The biggest school and professional association is PADI, both in the UK and internationally. There are more than 250 schools and 4000 PADI instructors in the UK, with about 25,000 new diver certifications issued to UK residents each year and several hundred thousand a year worldwide, representing more than half of all divers trained. There are also PADI-affiliated dive clubs, though usually these are associated with a school.
As with all statistics, you have to be careful. Not all the UK PADI instructors are actively working, and of those who are, many work overseas in places such as the Mediterranean, Red Sea, Caribbean, the Maldives, Thailand and Australia. These are the sorts of places where UK divers like to take holidays, and where non-diving tourists from the UK stumble across a centre and suddenly decide to give it a go.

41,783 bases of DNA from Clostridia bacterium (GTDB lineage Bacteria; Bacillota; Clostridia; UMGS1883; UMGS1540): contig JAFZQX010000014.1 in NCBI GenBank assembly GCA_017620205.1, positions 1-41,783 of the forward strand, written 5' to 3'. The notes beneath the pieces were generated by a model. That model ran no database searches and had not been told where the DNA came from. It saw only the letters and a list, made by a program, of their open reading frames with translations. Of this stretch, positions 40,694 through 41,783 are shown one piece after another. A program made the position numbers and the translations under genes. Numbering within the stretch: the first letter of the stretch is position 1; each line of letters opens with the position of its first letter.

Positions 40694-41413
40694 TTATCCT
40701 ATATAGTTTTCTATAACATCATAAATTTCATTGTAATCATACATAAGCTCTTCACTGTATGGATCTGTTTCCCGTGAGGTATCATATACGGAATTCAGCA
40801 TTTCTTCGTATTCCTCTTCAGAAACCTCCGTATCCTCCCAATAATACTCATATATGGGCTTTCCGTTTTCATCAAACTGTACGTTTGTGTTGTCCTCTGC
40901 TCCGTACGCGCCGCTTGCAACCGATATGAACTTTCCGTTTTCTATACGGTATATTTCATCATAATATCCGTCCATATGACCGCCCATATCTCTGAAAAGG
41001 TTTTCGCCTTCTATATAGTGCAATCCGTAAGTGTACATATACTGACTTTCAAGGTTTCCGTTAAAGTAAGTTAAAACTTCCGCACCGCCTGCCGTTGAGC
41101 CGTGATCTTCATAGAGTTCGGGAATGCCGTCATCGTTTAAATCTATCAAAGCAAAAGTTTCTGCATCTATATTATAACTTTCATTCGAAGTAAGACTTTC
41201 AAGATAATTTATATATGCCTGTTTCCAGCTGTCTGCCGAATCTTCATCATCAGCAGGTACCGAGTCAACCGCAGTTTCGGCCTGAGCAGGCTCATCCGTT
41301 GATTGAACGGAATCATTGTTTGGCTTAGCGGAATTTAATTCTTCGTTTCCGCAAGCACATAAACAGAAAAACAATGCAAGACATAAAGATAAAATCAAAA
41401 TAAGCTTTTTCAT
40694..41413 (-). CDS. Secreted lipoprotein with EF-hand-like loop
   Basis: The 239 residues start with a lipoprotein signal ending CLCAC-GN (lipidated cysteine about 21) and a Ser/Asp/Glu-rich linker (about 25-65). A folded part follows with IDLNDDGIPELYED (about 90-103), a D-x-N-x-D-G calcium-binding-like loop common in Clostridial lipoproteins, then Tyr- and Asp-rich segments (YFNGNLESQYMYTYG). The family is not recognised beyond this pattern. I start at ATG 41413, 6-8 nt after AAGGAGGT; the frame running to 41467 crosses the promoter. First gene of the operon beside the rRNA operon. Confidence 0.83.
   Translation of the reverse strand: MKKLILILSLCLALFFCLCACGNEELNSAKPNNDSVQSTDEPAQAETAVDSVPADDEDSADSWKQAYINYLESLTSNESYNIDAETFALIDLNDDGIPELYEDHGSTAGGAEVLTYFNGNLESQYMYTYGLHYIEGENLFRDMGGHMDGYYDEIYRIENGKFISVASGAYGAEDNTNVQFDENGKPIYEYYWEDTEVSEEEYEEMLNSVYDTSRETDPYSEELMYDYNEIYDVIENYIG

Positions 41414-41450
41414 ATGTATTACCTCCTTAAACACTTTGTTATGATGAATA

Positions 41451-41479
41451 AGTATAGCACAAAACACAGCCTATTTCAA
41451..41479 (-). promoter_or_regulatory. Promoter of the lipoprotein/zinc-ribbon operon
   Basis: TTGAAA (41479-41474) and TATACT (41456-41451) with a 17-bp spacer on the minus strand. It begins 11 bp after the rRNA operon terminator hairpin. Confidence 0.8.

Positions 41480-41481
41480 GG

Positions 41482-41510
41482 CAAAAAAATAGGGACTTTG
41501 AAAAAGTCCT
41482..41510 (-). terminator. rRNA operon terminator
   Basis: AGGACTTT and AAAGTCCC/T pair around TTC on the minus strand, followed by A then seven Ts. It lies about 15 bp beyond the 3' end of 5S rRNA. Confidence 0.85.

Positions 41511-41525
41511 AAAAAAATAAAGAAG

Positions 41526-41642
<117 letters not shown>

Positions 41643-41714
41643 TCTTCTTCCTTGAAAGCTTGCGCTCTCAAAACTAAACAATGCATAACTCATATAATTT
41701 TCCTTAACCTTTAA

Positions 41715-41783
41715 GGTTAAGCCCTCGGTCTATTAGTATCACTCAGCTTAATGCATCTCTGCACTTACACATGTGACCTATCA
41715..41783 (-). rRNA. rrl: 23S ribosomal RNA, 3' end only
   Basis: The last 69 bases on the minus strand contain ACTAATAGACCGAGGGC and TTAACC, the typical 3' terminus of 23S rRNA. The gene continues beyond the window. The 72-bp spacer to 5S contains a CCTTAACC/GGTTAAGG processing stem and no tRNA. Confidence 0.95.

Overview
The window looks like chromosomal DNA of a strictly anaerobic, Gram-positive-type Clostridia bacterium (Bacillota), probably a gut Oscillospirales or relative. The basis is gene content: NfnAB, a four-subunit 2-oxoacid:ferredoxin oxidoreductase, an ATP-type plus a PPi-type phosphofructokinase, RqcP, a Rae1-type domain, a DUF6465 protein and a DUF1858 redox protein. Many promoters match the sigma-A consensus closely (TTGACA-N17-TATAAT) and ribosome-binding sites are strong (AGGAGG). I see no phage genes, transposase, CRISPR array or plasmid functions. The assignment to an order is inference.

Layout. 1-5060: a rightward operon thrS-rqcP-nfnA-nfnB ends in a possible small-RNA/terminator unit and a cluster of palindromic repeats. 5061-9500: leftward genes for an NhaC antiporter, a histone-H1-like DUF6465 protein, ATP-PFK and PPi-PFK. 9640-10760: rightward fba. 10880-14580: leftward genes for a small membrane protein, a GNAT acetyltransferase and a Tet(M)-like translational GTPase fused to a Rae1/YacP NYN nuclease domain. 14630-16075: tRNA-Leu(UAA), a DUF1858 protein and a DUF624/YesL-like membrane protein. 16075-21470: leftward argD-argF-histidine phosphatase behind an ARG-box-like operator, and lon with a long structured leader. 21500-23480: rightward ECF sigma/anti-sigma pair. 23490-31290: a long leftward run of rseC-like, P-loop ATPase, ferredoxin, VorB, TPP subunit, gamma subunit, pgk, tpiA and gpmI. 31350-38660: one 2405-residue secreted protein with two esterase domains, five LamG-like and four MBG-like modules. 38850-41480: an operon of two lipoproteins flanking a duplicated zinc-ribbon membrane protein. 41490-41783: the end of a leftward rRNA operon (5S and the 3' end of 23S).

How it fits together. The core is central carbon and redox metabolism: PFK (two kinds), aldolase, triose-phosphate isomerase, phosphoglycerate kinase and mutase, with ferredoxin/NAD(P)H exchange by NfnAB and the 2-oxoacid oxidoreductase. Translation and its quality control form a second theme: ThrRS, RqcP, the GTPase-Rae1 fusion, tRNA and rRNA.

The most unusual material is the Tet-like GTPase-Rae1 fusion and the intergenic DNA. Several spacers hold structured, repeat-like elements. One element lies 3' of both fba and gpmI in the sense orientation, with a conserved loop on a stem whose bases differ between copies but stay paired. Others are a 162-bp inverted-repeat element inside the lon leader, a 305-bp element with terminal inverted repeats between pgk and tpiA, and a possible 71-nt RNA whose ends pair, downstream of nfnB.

In fact, of those 25,000 new UK PADI divers every year, about 40% completed part or all of their training while overseas on holiday.
Its worth mentioning here that on the continent the term dive club is often used for a commercially run dive school.
So what are the real differences between the various training agencies, between dive clubs and dive schools

For the beginner learning to dive, the answer is, not much. At entry level all the training agencies now have very similar standards and course content.
Which agency you do your basic training with will not restrict your options when it comes to further training.